Labor has taken an historic step to ensure women hold 50 per cent of positions at all levels of the party organisation and get a greater shot at running for parliament.
But the ALP national conference rejected a raft of rule changes that would have given grassroots members a greater say in candidate selections.
A deal was struck between the NSW Right and Victorian Left factions to take the 40 per cent target to 45 per cent in 2022 and 50 per cent in 2025.
State party branches would be required to report on how the target was being met and the national executive would be able to intervene in preselections to ensure compliance with the rule.
Conference and union delegate Linda White said the importance of the decision should not be underestimated.
However, two motions to allow more member involvement in Senate candidate preselections were rejected by a majority on the final day of the conference in Melbourne on Sunday.
A further motion will see direct election of candidates to the national conference based on a formula involving House of Representatives seats.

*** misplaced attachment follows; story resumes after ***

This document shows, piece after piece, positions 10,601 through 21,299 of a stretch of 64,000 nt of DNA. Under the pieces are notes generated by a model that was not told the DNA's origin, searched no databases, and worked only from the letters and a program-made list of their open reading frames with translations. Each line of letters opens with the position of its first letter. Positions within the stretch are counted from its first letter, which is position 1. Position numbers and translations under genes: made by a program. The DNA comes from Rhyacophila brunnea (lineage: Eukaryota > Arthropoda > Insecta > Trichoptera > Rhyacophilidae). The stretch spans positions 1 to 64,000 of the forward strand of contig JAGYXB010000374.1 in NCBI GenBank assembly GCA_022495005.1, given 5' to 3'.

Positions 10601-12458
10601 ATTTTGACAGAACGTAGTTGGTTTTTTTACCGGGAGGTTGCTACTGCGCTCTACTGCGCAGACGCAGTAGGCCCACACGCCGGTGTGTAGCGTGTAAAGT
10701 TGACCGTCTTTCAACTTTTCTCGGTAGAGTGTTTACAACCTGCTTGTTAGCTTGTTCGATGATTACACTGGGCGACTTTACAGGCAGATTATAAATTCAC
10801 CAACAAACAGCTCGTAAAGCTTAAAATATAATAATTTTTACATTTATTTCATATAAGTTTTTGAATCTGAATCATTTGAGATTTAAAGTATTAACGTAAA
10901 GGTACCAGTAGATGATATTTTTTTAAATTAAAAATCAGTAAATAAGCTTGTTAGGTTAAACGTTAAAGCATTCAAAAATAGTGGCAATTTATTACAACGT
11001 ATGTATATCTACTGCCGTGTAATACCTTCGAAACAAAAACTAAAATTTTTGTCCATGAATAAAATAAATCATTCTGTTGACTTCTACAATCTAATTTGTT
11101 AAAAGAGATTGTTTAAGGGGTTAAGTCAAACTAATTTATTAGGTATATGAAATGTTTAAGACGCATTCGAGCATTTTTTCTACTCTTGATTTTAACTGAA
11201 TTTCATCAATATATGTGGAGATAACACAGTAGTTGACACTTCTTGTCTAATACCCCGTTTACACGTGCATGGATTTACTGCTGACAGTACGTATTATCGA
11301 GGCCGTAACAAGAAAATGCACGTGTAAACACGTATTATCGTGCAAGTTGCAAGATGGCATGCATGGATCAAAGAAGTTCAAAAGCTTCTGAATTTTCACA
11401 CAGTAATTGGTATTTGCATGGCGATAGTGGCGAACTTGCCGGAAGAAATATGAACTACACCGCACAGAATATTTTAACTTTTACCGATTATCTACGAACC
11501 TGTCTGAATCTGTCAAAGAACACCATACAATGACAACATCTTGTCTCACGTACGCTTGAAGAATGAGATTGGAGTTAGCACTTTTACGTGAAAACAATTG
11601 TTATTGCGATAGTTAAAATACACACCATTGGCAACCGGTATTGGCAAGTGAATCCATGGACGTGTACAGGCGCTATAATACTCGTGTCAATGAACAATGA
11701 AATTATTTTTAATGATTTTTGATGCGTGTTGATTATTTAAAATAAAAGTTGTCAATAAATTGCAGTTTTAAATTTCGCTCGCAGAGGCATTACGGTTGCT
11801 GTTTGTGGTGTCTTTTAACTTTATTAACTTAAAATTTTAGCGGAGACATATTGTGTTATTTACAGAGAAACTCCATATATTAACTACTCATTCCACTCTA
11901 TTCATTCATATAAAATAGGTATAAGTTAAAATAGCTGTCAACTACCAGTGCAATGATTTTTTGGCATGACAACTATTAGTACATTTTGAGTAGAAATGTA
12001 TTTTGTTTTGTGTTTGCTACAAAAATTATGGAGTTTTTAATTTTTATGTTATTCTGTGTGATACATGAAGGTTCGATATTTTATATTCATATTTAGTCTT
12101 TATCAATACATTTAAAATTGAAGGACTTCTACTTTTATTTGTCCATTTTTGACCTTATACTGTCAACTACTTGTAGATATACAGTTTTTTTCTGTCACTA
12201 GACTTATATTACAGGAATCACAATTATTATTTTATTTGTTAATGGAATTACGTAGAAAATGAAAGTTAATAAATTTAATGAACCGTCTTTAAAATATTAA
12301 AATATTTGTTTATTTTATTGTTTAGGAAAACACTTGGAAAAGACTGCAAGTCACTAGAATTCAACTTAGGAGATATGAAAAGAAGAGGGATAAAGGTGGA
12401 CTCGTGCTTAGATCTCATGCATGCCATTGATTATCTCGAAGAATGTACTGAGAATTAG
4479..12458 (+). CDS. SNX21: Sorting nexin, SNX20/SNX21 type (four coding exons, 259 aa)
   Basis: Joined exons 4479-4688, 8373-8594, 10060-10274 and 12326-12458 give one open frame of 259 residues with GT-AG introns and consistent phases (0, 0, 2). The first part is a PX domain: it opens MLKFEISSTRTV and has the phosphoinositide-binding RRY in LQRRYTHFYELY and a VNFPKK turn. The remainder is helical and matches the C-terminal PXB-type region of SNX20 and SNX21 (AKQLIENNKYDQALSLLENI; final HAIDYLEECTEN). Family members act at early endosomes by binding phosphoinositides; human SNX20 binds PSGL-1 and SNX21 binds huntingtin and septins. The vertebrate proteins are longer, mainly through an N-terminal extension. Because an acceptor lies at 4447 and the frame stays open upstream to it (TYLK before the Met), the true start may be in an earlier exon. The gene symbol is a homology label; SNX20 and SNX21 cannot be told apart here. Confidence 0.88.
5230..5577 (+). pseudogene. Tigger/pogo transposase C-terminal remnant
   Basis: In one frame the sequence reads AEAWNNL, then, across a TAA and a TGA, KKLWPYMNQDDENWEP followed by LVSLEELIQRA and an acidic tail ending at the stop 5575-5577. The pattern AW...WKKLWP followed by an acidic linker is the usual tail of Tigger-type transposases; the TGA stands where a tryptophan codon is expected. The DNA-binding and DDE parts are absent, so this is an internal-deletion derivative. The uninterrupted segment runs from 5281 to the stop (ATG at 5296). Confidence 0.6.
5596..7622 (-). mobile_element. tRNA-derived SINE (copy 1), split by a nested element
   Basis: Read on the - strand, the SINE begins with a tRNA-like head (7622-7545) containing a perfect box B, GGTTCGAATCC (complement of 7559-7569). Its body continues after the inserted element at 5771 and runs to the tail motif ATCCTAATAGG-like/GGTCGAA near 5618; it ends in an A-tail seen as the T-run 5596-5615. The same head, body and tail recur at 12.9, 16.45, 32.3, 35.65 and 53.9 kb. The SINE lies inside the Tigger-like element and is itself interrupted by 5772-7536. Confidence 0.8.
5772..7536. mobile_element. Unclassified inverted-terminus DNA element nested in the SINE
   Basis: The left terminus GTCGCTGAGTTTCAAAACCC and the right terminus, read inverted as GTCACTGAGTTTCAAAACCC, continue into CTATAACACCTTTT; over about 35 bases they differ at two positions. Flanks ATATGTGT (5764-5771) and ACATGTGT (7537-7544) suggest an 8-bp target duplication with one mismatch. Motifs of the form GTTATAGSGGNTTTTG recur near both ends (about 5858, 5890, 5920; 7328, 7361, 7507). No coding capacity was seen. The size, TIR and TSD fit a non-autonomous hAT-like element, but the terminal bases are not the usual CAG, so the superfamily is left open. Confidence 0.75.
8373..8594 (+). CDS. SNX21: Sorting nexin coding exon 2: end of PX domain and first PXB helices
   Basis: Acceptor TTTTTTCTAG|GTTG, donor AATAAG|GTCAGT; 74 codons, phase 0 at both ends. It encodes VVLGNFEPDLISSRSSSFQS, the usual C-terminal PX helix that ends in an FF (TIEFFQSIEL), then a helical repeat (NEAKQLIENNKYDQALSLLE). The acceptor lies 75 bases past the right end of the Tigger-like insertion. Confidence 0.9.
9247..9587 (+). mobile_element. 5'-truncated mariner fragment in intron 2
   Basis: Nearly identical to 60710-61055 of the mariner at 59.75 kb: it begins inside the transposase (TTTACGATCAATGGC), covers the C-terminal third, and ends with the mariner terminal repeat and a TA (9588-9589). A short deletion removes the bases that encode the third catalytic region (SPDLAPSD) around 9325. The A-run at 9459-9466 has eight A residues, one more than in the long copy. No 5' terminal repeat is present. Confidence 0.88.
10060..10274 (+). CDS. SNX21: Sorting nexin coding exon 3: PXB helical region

Another historic change of rules to allow people who aren’t union members to join the party was carried.
The new rule states that: “Members of the party are encouraged to be members of a union or to employ union labour. However, state branch rules must not require members of the party to be members of a union or to employ union labour.”
Labor frontbencher Anthony Albanese said for the party to grow it must give members a greater say in all areas of decision-making.
“We must change the power relationships within the Labor party,” he said.
“That requires people like myself and others in this room to give up some of that power we have historically held.
“That power and influence should be extended to the rank and file membership because it is the key to our electoral success.”
NSW opposition leader Luke Foley was heckled when he moved a resolution – later passed – to review the party’s “socialist objective”.
Federal Labor frontbencher Chris Bowen said the party’s objective should be for “a better, fairer country”.
“We won’t rest until we have a modern, sophisticated, multicultural, fair and egalitarian nation,” he said.